Europe wins Ryder Cup; U.S. remain winless on European soil since 1993

0 Comments

SAINT-QUENTIN-EN-YVELINES, France – For the sixth straight time, Europe won the Ryder Cup on its home soil.

Captain’s Thomas Bjorn’s team topped the U.S., 17 1/2 to 10 1/2, on Sunday.

Francesco Molinari locked up the clinching point when Phil Mickelson hit his tee shot in the water at the par-3 16th and conceded the match to the Open champion, 4 and 2, while still on the tee.

The Americans remain winless on European soil since 1993. Europeans have now won seven of the last nine events, dating back to 2002.

Molinari became the first European player in history to go 5-0-0 in a Ryder Cup, as the senior leaders of the U.S. team, Mickelson and Tiger Woods, combined to go 0-6-0.

Sergio Garcia is now the all-time leader in Ryder Cup points won with 25 1/2, while Mickelson is now the all-time leader in matches lost with 22.

Here’s how all the matches played out this week at Le Golf National outside Paris:

TOTAL SCORE: EUROPE 17 1/2, U.S. 10 1/2 

Sunday singles: Europe 7 1/2, U.S. 4 1/2 

Match 17: Thomas (US) def. McIlroy (E), 1up
Incredible match from beginning to end. One of the best of the week. Thomas won the first hole, then McIlroy won the next three in a row. The match was square on the 18th tee, and McIlroy drove it into a fried-egg lie in a bunker. It didn’t end well for him. He ended up conceding to Thomas in the final fairway.

Match 18: Casey (E) vs. Koepka (US), halved
Hard to believe, but this was the first halved match of the Ryder Cup. Neither player was ever more than 1 up at any point and both played slightly better than average. Casey’s birdie on the 17th to square the match was as big a clutch moment as you can have.

Match 19: Simpson (US) def. Rose (E), 3 and 2
This was a bit of an upset but a point the U.S. had to have for momentum. Simpson lost his first match but quietly won his next two to become an unsung hero for an American team that desperately needed one. Rose seemed tired.

Match 20: Rahm (E) def. Woods (US), 2 and 1
Woods never led the match, although Rahm was never more than 2 up either. Woods appeared exhausted and unenthused. Rahm took advantage to earn his first Ryder Cup point in the grandest of fashions.

Match 21: Finau (US) def. Fleetwood (E), 6 and 4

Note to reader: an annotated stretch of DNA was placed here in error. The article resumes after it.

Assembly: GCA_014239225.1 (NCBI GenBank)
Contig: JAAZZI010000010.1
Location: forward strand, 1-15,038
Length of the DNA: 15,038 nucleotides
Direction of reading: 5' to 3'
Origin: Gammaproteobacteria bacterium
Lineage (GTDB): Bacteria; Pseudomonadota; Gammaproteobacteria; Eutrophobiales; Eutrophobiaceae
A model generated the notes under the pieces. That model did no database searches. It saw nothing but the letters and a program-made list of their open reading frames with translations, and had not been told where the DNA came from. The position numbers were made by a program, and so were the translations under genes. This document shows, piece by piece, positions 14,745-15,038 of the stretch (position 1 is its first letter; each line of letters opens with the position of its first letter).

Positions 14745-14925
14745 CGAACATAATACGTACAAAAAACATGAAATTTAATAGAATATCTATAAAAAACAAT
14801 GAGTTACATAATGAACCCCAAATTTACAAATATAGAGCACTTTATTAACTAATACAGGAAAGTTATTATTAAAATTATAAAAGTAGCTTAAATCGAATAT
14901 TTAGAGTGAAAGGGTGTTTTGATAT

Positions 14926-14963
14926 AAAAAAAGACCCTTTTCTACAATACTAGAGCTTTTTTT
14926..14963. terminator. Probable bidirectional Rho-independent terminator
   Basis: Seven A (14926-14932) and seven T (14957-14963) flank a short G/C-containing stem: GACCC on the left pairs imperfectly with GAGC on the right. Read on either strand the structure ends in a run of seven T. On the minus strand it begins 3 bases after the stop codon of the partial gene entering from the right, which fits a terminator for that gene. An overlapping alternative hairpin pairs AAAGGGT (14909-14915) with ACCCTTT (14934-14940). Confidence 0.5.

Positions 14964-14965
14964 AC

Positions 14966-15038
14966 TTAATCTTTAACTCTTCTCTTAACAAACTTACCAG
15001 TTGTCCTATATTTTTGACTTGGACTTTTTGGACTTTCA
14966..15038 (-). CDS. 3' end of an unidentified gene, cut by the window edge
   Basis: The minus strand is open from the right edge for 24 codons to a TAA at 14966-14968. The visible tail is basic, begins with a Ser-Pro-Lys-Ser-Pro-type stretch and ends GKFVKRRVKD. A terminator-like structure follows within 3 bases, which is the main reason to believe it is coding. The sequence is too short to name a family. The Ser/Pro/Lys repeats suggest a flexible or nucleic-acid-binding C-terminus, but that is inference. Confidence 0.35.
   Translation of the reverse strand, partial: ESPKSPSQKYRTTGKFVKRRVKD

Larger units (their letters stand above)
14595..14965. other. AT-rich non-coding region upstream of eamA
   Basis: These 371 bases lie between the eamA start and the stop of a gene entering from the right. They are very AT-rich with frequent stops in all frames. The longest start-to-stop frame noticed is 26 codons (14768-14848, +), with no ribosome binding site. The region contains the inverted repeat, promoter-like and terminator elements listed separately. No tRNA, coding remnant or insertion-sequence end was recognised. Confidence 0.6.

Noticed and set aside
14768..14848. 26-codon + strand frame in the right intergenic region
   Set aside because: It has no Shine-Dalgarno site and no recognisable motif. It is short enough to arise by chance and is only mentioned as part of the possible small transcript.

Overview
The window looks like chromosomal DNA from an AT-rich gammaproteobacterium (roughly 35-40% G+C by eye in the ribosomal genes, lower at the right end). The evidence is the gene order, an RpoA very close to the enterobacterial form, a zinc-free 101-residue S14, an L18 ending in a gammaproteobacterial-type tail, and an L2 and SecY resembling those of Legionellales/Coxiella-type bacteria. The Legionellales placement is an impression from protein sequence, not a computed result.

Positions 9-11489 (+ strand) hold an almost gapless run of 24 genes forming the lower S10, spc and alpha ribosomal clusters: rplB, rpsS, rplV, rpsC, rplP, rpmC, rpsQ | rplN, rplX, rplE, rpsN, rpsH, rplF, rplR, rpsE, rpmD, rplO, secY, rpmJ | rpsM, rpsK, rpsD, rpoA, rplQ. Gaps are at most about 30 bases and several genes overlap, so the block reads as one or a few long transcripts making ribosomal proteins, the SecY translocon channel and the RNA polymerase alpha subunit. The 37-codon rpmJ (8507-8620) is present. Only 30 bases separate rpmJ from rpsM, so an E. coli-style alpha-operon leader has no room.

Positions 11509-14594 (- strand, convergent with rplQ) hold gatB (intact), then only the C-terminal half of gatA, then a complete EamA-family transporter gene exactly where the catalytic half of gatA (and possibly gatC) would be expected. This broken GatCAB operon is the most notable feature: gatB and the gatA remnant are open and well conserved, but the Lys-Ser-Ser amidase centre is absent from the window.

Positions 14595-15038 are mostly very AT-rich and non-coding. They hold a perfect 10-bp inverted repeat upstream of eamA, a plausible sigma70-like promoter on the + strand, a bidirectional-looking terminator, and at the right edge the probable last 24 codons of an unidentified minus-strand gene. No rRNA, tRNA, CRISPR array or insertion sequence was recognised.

Finau was an absolute monster in this match, and the previously undefeated Fleetwood couldn’t do much to combat him. Finau was 5 up after nine holes and never looked back. A great, great week for Finau, who will most assuredly make more Ryder Cups.

Match 22: Poulter (E) def. Johnson (US), 2 up 
Poulter turned into Poulter one more time against the world’s top-ranked player. Poulter was 2 up after four holes, but Johnson was up after 12. Poulter would have none of it. He birdied 14 and 15 to seize control, closing it out on 18.

Match 23: Olesen (E) def. Spieth (US), 5 and 4
Some things defy explanation, and Spieth now goes to 0-6 all-time in singles play for U.S. teams in the Presidents and Ryder cups. Olesen sat out all day on Saturday and came out steady against Spieth, who made only one birdie.

Match 24: Garcia (E) def. Fowler (US), 2 and 1
The full point made Garcia the top point earner in the history of the Ryder Cup, surpassing Nick Faldo. This match was fairly close, too, but Fowler never led at any point. The cup was determined before this was over, so it was icing on the European cake.

Match 25: Molinari (E) def. Mickelson (US), 4 and 2
When Mickelson dunked it in the water on the 16th hole, Molinari clinched the winning point for Europe and also went a perfect 5-0 for the week. Just an incredible week for The Open champion. Mickelson played poorly again and ended the week 0-2.

Match 26: Reed (US) def. Hatton (E), 3 and 2
Reed made up in part for poor performances the previous two days in a match that he won easily against an overmatched Hatton. Too bad for the Americans that the cup was decided well before this point.